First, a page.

“The amendment of the CCL rendered the FDI Law obsolete as the UAE moved from a principle of continued restriction but with a Positive List (under the FDI regime), to a complete liberalisation across all sectors and activities and emirates with a soon-to-be-announced list of strategic sectors where limited restrictions may apply. The amendments were put into effect on December 2, 2020, and the list of strategic sectors under the new Article 10 of the CCL should be issued and brought into effect six months after,” he added.
The amendments were put into effect on December 2, 2020, and the list of strategic sectors under the new Article 10 of the CCL should be issued and brought into effect six months after.
What are the changes?
Acording to Naja, under the revised CCL, the following changes would take place:
• Foreign shareholders (including single shareholders) can own up to 100 per cent of any company in the UAE except special-status companies with government ownership and companies operating the strategic sectors referred to above; and
• Branches of foreign companies do not need a UAE national as the local service agent anymore.
7. Changes to maternity and paternity leaves
Another Federal Decree law announced in 2020, which would impact the lives of private sector workers in the UAE, was Federal Decree Law No. 6 of 2020, which stipulates that a private sector employee will be granted a paid parental leave for five working days to look after his baby, effective from the baby’s date of birth until the child is six months old.
Mohamed Elmasry, Junior Associate at Al Suwaidi and Company, Advocates and Legal Consultants, said that according to the Ministry of Human Resources and Emiratisation (MOHRE), Article 74 of the law regarding parental leave applied both the father and the mother.
“Women in the private sector already get 45 days of maternity leave, and this additional parental leave now allows them to avail a total of 50 days of leave. These five days can also be applied for by fathers,” Elmasry said.
“UAE always aims to keep pace with the advancement and the evolution of all aspects of life by modernising and amending laws. Article 74 on Parental Leaves has been inculcated into the UAE Labour Law in order to enhance the capability and potential of working parents to balance between their work life and family time,” he added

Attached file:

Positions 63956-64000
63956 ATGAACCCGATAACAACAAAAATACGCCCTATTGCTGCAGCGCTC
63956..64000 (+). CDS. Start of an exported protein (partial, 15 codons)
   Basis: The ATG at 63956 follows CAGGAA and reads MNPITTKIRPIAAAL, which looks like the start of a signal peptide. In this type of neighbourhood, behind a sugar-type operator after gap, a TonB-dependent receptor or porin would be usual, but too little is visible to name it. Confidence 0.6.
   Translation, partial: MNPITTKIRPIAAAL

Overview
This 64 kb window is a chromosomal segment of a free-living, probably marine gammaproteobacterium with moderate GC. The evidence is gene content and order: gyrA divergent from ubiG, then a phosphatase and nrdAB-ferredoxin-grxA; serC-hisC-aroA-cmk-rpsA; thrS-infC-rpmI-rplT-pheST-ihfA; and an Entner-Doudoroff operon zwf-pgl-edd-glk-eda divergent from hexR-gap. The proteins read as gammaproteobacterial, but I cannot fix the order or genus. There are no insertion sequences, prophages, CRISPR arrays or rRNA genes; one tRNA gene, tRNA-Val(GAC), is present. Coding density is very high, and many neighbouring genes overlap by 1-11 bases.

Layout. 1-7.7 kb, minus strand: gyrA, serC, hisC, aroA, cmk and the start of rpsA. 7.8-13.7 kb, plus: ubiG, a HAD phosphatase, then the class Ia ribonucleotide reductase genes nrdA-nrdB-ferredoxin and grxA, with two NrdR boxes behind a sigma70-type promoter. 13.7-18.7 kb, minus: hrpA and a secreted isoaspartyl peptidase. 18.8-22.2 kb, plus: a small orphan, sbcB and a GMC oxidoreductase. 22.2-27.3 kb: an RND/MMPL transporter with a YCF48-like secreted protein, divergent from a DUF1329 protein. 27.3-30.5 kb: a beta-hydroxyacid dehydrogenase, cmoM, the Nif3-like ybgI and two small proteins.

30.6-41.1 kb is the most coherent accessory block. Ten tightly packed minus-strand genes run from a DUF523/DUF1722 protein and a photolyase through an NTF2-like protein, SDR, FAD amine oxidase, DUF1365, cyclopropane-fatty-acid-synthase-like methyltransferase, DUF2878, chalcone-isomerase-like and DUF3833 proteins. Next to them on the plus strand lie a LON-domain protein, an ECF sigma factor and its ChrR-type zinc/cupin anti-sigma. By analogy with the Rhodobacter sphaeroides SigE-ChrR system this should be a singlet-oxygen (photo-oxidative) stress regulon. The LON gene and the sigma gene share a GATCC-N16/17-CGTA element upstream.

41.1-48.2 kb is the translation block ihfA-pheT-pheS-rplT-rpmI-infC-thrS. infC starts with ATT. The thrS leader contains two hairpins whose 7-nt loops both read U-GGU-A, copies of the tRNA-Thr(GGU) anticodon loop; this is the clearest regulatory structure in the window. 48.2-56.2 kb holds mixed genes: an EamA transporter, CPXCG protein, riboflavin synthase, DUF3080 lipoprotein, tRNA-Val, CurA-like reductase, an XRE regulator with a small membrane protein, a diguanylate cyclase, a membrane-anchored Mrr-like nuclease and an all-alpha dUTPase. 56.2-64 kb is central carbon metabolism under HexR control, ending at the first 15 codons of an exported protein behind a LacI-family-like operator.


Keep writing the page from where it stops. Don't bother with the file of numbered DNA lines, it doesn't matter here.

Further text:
Article 74 on Parental Leaves has been inculcated into the UAE Labour Law in order to enhance the capability and potential of working parents to balance between their work life and family time.
8. Harassment Laws
In September 2020, the Federal Law No. 15 of 2020 was issued, in which strict penalties were announced for incidents of harassment in public places.
According to the law, any person who molests a female by words or by action in a public place shall be subjected to imprisonment of a maximum of two years and a maximum fine of Dh100,000 or either.
Hari Wadhwana, Associate at OGH Legal said that this provision would also apply if a man would enter into a place, which is allocated strictly for women.
“To further strengthen the guard on public harassment, Article 360 of the amendment provides that whoever is found on a public road committing obscene act by words or action shall be subjected to a maximum of six months and a fine of a maximum of Dh100,000 or either. The interesting issue of this amendment is that this makes no differentiation between a male or female committing an obscene act. Again, this amendment reinforces the principal of equal treatment with everyone,” Wadhwana said.